by Deborah Harter Williams
It’s been a bumper season for Sherlock Holmes fans with a new movie, new BBC-TV series, a new novel featuring Holmes himself, and a book of short stories “inspired by” Holmes. He also makes appearances in two other books where he ably assists Mary Russell.
House of Silk by Anthony Horowitz is the first Holmes novel authorized by the Conan Doyle Estate. The award-winning creator of Foyle’s War takes to his task with verbal brio and a visible appreciation for the characters. The plot revolves around a reminiscence of Watson’s, after the death of Holmes, about a case that was “too shocking to reveal until now.”
The descriptions eloquently set the mood and tone for the adventure:
“The fog, thick and yellow, was unfolding through the streets, deadening every sound. Vile, it seemed, like some evil animal snuffling through the darkness in search of its prey.”
And he revels in Holmesian brotherly repartee:
“‘My dear Sherlock!’ Mycroft exclaimed as he addled in. ‘How are you? You have recently lost weight, I notice. But I’m glad to see you restored to your old self.’
“‘And you have recovered from influenza.’
“‘A very mild bout. I enjoyed your monograph on tattoos. Written during the hours of the night, evidently. Have you been troubled by insomnia?’”
The story turns chilling as Holmes finds himself in prison, framed by malevolent forces that neither LeStrade nor Mycroft have strong enough influence to combat.
The Pirate King
Laurie R. King’s latest outing for Mary Russell aka Mrs. Sherlock Holmes has her off the Moors and onto the high seas as she makes her way from England to Lisbon to Morocco. Working undercover as the assistant to the producer of a film about the making of the Pirates of Penzance, Russell keeps track of actresses of all ages, shapes, sizes, and as it turns out, genders as she tries to ferret out gunrunners, smuggling plots and her own kidnapping. And then she encounters real pirates.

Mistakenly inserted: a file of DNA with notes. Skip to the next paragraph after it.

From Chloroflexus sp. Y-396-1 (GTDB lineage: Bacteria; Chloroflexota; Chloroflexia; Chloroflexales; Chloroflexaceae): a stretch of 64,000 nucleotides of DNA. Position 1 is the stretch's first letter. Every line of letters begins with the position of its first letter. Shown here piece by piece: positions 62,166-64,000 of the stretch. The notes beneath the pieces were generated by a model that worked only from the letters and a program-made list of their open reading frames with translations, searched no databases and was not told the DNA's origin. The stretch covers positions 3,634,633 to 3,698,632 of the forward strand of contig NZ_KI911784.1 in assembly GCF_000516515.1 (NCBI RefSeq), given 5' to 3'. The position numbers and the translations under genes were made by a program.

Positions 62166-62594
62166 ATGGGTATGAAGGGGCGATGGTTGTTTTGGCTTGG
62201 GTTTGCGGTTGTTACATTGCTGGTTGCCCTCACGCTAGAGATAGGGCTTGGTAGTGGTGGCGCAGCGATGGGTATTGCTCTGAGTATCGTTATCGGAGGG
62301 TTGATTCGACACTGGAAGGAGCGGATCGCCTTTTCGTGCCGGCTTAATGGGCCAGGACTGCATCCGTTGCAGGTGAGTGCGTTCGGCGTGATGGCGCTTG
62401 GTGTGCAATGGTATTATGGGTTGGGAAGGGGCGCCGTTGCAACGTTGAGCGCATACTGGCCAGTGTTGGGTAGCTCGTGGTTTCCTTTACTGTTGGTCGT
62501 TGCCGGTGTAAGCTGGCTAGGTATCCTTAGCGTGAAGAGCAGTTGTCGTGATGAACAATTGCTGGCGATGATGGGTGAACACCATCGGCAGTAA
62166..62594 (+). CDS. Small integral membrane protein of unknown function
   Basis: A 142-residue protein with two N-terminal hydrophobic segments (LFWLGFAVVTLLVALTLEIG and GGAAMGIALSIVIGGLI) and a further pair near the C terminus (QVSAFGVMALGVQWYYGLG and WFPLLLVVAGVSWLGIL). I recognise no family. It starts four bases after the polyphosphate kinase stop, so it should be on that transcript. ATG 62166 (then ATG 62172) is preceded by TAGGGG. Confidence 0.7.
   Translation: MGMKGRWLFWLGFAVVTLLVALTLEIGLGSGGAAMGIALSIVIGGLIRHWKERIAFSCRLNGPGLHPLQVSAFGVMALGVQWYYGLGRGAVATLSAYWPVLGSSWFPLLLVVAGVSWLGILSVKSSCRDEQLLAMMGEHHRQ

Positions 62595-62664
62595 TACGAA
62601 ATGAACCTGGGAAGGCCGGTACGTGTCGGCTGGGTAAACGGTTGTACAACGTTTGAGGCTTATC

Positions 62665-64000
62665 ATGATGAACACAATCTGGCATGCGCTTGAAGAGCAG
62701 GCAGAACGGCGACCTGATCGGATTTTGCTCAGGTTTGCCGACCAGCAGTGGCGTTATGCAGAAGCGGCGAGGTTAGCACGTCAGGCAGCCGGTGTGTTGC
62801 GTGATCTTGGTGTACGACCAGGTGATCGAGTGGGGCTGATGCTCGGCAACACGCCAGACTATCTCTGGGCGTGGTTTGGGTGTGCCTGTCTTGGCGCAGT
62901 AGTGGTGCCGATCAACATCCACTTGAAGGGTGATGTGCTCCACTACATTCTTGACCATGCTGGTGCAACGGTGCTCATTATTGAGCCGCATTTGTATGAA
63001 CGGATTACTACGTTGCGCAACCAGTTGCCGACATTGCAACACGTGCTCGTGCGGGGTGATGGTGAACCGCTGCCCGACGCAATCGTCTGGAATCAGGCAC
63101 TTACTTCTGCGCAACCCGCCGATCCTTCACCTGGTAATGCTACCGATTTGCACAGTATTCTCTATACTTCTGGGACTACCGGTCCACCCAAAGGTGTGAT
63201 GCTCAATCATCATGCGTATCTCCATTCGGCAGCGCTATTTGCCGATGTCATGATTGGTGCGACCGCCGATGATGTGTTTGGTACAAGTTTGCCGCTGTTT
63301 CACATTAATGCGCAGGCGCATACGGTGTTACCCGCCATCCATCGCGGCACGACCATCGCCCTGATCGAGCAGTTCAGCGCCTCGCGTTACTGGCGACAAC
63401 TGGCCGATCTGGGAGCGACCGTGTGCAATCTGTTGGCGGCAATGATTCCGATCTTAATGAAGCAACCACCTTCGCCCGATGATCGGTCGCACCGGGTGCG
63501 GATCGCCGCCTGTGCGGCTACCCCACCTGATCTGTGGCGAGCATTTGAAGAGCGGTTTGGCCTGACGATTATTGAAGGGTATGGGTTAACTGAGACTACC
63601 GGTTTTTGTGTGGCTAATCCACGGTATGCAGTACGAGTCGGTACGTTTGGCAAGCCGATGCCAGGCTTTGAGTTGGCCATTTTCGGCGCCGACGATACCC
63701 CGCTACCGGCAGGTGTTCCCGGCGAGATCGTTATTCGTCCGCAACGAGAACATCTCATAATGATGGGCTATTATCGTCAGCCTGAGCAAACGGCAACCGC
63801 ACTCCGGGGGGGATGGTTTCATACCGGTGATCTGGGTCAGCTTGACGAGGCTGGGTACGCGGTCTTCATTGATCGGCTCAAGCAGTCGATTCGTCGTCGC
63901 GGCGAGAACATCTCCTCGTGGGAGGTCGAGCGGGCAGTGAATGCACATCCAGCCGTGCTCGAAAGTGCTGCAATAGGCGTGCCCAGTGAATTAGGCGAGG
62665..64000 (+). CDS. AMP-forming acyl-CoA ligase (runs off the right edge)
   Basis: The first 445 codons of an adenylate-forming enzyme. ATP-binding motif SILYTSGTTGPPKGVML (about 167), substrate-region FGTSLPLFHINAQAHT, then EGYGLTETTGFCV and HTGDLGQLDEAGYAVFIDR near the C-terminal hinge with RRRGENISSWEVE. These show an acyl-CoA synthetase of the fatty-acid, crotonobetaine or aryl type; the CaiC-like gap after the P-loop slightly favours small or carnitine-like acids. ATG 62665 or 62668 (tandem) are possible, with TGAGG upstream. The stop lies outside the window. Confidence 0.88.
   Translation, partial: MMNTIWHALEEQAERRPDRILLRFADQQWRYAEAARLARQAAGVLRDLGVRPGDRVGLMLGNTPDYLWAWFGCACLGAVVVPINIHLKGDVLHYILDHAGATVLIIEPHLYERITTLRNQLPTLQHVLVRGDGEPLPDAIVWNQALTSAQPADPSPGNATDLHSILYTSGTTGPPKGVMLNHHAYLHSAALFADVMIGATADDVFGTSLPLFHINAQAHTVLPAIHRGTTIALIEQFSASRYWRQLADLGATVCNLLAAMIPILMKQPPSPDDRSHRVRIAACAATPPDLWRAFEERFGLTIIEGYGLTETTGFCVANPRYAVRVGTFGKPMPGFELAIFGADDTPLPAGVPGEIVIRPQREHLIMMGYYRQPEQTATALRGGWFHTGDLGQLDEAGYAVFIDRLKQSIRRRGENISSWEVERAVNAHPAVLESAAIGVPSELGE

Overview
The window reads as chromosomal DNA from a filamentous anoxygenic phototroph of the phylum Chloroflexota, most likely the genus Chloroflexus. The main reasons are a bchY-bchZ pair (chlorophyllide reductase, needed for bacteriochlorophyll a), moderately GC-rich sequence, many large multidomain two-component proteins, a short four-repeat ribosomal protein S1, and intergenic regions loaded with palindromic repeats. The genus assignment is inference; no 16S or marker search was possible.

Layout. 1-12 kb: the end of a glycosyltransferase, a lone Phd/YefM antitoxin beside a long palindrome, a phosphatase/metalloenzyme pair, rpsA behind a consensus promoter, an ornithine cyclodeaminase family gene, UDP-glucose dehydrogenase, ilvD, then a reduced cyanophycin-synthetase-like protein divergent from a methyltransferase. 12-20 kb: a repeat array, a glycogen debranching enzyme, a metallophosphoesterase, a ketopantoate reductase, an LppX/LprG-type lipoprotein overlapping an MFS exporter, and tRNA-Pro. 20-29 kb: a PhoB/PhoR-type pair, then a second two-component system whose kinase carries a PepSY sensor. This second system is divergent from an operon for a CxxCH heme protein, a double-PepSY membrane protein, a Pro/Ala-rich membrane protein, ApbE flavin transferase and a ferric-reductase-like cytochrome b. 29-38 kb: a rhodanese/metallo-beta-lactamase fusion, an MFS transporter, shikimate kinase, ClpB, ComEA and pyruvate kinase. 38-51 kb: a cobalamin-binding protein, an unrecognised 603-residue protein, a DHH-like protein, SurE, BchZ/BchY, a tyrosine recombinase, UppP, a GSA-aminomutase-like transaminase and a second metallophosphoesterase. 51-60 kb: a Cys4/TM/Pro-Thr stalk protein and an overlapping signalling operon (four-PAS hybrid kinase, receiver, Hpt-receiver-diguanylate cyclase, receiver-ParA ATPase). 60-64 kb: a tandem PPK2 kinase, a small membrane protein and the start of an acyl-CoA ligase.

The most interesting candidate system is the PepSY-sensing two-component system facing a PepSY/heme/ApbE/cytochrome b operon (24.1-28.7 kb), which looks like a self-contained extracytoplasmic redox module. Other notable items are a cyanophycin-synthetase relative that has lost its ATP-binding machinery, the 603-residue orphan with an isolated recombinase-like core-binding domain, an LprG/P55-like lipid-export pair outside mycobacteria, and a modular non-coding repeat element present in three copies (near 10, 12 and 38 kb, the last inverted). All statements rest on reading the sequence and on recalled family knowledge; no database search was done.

It’s a madcap caper with pirates, poets, movie-making and a little Gilbert & Sullivan thrown in. Holmes will show up (in disguise of course) and play a few choruses on his violin as they plot a way to save the cast and put everything to rights.
King has a great humorous time with her Pirate King and Mary Russell once again shows the folly of underestimating a young Englishwoman or more particularly, this young English woman. A nice break from the somewhat dour events of the last couple of books, King delivers her operetta/film/mystery in high style.
A Study in Sherlock is an anthology of Holmes-inspired short stories, edited by Laurie R. King and Les Klinger, with an introduction by John Le Carre. Everybody gets a chance to channel their inner-Holmes with contributions from Thomas Perry, Lee Child and S.J. Rozan as well as Margaret Maron, Alan Bradley and Jacqueline Winspear.
One of my favorites was “The Case of Death and Honey” by Neil Gaiman, which involves Holmes with a Chinese beekeeper. Charles Todd proposes a conceit in which the fictional Sherlock Holmes character is being sued, much to the amazement of his creator Arthur Conan Doyle. Phillip and Jerry Margolin have fun with “The Adventure of the Purloined Paget” – a piece of artwork from Doyle’s original illustrator.
Not all stories feature Holmes himself, but rather characters using Holmesian tactics, like Laura Lippman’s “Last Adventure of Sheila Locke-Holmes” or Dana Stabenow’s Kate Shugak story “The Eyak Interpreter.” Chetwynd cloaks his detective in military garb and Lee Child offers up an FBI agent sent to London in “The Bone-Headed League.”
King also offered this year an e-novella called Beekeeping for Beginners. This offers Holmes’ version of his meeting with Russell covering some of the same ground as in The Beekeeper’s Apprentice but from a differing point of view. It is a compelling enticement to read the whole series.
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